In Dubious Battle

Some Random Warehouse SomewhereI drove 25 miles to work and 25 miles back to my apartment. Right through downtown L.A., which was the shortest route to the nondescript warehouse the temp agency referred to as an “office”. I drove because I wanted to work — needed to work — for a job that turned out to provide unpredictable hours. Some days I’d work 8 hours, sometime 6, more often 4… I never knew how many hours I’d work — I’d only know once the manager tapped me on the shoulder and quietly told me when to clock out.

I don’t love work. But I liked this job. I didn’t mind the short days, even though I’d been promised a 30-40 hour workweek… Hell, I welcomed every opportunity to go home early. I knew once January rolled around business would pick up and I’d be looking back at this time longingly… So I cherished the time off.

I even liked the people I worked with. Really liked them. And I don’t consider myself a “people person”.

But I had difficulty with one simple reality: punctuality. Or let’s be completely honest: attendance.

I’ve had a disagreement with Time since my beginning. Even my mother couldn’t hold me in her womb once I felt ready to be introduced to the world; I just kicked my way out, defying the doctor’s prognostication. I didn’t need nine months in there. (Perhaps that explains a few things — but let’s leave that for another day, another topic.) I needed to see the light. (I find it somewhat ironic that I love to sleep now, curled up and finding comfort in darkness. Plus I love caves.) A schoolboy, I rarely made it to class on time, and as I grew older I rarely even made it to class. Even at UCLA I rarely made it to the first minutes of the lecture.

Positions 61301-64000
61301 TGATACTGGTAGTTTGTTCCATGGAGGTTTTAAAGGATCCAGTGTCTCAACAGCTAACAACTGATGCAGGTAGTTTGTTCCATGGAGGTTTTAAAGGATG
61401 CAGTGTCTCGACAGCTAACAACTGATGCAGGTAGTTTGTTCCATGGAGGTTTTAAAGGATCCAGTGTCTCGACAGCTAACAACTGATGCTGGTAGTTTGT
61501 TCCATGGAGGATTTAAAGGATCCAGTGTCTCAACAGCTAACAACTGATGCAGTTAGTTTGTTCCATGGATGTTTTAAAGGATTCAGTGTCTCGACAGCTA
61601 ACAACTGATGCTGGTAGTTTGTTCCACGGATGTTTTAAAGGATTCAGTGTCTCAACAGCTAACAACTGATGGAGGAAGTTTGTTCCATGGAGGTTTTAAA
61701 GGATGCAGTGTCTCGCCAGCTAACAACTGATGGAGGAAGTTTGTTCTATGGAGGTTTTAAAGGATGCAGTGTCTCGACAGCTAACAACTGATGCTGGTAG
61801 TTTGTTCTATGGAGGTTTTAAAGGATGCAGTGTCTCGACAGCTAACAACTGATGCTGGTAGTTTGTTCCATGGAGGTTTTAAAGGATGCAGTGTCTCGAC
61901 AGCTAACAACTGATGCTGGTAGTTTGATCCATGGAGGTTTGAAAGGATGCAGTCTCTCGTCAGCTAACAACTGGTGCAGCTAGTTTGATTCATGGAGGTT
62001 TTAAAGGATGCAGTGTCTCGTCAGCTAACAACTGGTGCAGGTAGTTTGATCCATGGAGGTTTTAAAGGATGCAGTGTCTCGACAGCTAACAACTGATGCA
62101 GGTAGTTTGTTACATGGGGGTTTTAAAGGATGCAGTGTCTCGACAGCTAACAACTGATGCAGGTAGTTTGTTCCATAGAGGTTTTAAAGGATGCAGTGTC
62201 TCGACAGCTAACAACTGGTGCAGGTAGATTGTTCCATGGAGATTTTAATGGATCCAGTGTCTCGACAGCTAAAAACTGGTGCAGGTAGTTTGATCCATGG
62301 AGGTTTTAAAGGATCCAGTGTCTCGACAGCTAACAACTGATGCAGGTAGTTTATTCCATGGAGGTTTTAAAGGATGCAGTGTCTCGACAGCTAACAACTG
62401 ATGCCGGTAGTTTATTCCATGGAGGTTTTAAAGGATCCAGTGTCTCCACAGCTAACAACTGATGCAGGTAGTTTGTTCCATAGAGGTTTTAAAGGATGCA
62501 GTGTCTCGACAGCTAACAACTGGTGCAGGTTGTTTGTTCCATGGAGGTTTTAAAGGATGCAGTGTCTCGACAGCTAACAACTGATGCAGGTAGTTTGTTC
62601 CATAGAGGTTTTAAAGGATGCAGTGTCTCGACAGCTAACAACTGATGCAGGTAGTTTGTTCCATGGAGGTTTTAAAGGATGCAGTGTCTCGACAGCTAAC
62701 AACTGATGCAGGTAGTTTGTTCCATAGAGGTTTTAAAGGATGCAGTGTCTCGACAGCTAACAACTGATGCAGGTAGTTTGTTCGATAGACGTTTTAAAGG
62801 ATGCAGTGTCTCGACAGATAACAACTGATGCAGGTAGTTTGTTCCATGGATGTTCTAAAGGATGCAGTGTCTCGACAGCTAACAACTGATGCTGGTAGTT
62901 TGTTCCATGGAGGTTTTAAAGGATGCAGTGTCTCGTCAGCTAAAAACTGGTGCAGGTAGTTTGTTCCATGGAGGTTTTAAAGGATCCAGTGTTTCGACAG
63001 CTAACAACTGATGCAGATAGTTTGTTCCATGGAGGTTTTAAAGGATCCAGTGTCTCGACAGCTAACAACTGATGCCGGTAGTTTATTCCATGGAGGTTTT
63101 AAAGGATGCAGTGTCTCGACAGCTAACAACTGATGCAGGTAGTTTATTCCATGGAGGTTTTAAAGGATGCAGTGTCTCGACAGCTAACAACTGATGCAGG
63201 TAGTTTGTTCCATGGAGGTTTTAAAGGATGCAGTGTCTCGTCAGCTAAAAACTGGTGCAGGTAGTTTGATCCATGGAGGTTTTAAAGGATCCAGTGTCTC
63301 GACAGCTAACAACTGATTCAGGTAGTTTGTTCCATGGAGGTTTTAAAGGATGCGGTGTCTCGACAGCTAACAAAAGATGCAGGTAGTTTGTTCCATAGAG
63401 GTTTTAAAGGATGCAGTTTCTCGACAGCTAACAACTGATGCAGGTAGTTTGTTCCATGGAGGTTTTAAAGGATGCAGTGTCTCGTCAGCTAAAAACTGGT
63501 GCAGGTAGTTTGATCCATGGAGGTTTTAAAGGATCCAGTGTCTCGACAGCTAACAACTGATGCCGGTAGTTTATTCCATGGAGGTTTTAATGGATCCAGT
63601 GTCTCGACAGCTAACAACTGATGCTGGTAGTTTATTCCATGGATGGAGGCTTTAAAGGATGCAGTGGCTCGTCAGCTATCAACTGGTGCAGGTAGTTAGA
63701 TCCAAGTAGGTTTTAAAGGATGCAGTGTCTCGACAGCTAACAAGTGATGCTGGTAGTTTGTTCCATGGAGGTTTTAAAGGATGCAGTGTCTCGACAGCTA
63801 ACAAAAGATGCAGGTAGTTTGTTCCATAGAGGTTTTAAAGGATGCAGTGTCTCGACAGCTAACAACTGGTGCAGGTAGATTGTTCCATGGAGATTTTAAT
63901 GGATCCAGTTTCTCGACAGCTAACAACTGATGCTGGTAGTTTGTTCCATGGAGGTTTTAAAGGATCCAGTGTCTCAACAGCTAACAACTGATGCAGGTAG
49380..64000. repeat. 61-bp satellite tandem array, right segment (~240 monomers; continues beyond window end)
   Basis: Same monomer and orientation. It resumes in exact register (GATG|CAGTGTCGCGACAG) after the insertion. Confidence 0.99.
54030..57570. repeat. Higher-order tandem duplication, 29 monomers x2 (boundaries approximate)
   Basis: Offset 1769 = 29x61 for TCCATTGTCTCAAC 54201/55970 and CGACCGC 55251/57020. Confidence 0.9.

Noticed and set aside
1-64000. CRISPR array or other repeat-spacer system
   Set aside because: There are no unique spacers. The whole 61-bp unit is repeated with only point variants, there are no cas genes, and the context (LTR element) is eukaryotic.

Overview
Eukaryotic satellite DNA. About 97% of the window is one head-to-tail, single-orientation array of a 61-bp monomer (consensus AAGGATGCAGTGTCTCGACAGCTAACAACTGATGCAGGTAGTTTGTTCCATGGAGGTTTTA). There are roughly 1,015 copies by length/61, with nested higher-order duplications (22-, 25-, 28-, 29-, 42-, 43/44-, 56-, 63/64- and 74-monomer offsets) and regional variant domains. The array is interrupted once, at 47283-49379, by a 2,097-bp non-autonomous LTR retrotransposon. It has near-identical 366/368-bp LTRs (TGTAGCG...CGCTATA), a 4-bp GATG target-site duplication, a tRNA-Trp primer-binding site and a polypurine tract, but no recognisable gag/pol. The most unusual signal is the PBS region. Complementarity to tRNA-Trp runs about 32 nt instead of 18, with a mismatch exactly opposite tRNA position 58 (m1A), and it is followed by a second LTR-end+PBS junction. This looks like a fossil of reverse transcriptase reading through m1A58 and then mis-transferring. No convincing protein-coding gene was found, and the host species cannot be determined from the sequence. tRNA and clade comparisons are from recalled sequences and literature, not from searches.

The issue with Time graduated into a full-blown war once I completed my college education and entered the corporate class. Projects were never held up, but if I felt it necessary to confer with Steinbeck (or whoever I was reading at the time) at 3 in the morning, I’d just go ahead and worry about the consequences later. Turns out tardiness comes with a harsher penalty in the “real world”.

I didn’t realize it at the time but I was in dubious battle with my future…


A palm tree in Eagle Rock, a suburb of Los Angeles.
A sunset view of Eagle Rock, a suburb of Southern California.

Ever wonder where the palms came from? They’re not native to Los Angeles — not the ones lining our city’s streets, anyway. The palm trees are about as native as the telephone poles and electrical wires and streetlights. But it’s hard to imagine L.A. without palms.

My mom was born in Texas but came to California at a very young age. She was planted in Eagle Rock and her roots grew until it seemed she’d been here since the city was a desert. Along the way she gave birth to me, just a few miles from here — technically not in Eagle Rock but right on the edge of town. Just about four miles away from where I currently sleep.

I haven’t come far. Not yet. I often wonder if I’ll always be here. It’s not a bad place to be, I’m told. I wouldn’t really know, though.

I recently found out my mom died of Alzheimer’s. I now wonder if I’ll go the same way. I’m not okay with that. I don’t want to forget. I wouldn’t mind forgetting a few bad memories, but I don’t want to forget everything.

The way my mom lived the final decade of her life… I just don’t think I could do that. My mother’s brain terrorized her mind and ravaged her body. She died hungry and thirsty and drowning and confused. Hers was a violent death.

At least when it happens — if it happens — I’ll have a better understanding of what’s happening to me than my mom did. To me, that seems the most frightening thing of all: not knowing what’s happening to you. My mom was not afforded the opportunity to come to terms with her own mortality. She was delivered a plate full of shit and expected to make a meal out of it. She ate that crap until her brain stopped telling her how to swallow.